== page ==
But, you see, after the

war, bureaucracy took over.

Where before there had been a dozen agents in

Rate this script:(0.00 / 0 votes)

John Huston

John Marcellus Huston (; August 5, 1906 – August 28, 1987) was an Irish-American film director, screenwriter and actor. Huston was a citizen of the United States by birth but renounced U.S. citizenship to become an Irish citizen and resident. He returned to reside in the United States where he died. He wrote the screenplays for most of the 37 feature films he directed, many of which are today considered classics: The Maltese Falcon (1941), The Treasure of the Sierra Madre (1948), The Asphalt Jungle (1950), The African Queen (1951), The Misfits (1961), Fat City (1972) and The Man Who Would Be King (1975). During his 46-year career, Huston received 15 Oscar nominations, won twice, and directed both his father, Walter Huston, and daughter, Anjelica Huston, to Oscar wins in different films. Huston was known to direct with the vision of an artist, having studied and worked as a fine art painter in Paris in his early years. He continued to explore the visual aspects of his films throughout his career, sketching each scene on paper beforehand, then carefully framing his characters during the shooting. While most directors rely on post-production editing to shape their final work, Huston instead created his films while they were being shot, making them both more economical and cerebral, with little editing needed. Most of Huston's films were adaptations of important novels, often depicting a "heroic quest," as in Moby Dick, or The Red Badge of Courage. In many films, different groups of people, while struggling toward a common goal, would become doomed, forming "destructive alliances," giving the films a dramatic and visual tension. Many of his films involved themes such as religion, meaning, truth, freedom, psychology, colonialism and war. Huston has been referred to as "a titan", "a rebel", and a "renaissance man" in the Hollywood film industry. Author Ian Freer describes him as "cinema's Ernest Hemingway"—a filmmaker who was "never afraid to tackle tough issues head on." more…

All John Huston scripts | John Huston Scripts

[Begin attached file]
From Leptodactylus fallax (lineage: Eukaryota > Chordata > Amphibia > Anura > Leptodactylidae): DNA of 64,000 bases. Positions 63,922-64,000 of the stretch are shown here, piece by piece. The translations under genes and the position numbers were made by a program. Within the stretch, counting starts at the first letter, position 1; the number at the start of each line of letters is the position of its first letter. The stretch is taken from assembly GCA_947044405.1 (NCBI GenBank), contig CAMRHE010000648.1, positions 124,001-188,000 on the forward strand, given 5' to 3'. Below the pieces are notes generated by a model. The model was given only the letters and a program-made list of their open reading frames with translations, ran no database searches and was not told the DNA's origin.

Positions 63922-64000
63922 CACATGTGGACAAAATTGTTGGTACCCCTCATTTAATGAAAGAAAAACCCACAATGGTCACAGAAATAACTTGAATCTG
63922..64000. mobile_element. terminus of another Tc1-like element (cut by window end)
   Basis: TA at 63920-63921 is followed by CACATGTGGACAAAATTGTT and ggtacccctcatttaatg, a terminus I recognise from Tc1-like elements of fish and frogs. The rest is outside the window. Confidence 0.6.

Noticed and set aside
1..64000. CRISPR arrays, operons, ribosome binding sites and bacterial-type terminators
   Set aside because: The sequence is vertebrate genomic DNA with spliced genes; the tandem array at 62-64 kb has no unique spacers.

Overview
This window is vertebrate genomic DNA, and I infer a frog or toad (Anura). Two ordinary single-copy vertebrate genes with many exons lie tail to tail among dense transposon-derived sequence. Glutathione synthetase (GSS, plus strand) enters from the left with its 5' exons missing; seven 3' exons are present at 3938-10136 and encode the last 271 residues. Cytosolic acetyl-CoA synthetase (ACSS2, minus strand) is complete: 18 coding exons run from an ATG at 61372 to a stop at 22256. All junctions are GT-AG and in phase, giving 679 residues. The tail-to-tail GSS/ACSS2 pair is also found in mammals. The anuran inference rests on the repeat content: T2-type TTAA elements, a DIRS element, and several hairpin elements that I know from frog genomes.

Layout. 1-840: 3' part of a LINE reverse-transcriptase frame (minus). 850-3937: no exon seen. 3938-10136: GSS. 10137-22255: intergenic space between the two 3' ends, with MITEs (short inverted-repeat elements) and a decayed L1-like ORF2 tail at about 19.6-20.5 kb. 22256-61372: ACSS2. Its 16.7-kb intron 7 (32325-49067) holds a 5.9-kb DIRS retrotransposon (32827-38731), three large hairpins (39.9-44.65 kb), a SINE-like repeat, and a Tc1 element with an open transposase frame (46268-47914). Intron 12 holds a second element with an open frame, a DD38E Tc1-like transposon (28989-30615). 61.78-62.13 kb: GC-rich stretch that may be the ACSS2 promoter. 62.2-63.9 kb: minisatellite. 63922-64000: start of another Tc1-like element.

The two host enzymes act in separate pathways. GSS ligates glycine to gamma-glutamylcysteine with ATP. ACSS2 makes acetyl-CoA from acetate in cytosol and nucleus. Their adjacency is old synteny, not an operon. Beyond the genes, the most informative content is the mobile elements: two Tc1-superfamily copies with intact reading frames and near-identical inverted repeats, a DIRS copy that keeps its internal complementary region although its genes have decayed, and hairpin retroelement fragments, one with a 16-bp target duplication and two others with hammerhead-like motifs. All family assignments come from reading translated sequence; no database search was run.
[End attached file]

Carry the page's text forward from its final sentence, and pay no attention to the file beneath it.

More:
FAVORITE (0 fans)

Submitted on August 05, 2018

Discuss this script with the community:



    Translate and read this script in other languages:

    Select another language:

    • - Select -
    • 简体中文 (Chinese - Simplified)
    • 繁體中文 (Chinese - Traditional)
    • Español (Spanish)
    • Esperanto (Esperanto)
    • 日本語 (Japanese)
    • Português (Portuguese)
    • Deutsch (German)
    • العربية (Arabic)
    • Français (French)
    • Русский (Russian)
    • ಕನ್ನಡ (Kannada)
    • 한국어 (Korean)
    • עברית (Hebrew)
    • Gaeilge (Irish)
    • Українська (Ukrainian)
    • اردو (Urdu)
    • Magyar (Hungarian)
    • मानक हिन्दी (Hindi)
    • Indonesia (Indonesian)
    • Italiano (Italian)
    • தமிழ் (Tamil)
    • Türkçe (Turkish)
    • తెలుగు (Telugu)
    • ภาษาไทย (Thai)
    • Tiếng Việt (Vietnamese)
    • Čeština (Czech)
    • Polski (Polish)
    • Bahasa Indonesia (Indonesian)
    • Românește (Romanian)
    • Nederlands (Dutch)
    • Ελληνικά (Greek)
    • Latinum (Latin)
    • Svenska (Swedish)
    • Dansk (Danish)
    • Suomi (Finnish)
    • فارسی (Persian)
    • ייִדיש (Yiddish)
    • հայերեն (Armenian)
    • Norsk (Norwegian)
    • English (English)


    Use the citation below to add this screenplay to your bibliography:


    "The Kremlin Letter" STANDS4 LLC, 2022. Web. 24 May 2022. <>.

    We need you!

    Help us build the largest writers community and scripts collection on the web!

    Watch the movie trailer

    The Kremlin Letter

    The Marketplace:

    Sell your Script !

    Get listed in the most prominent screenplays collection on the web!


    The Studio:

    ScreenWriting Tool

    Write your screenplay and focus on the story with many helpful features.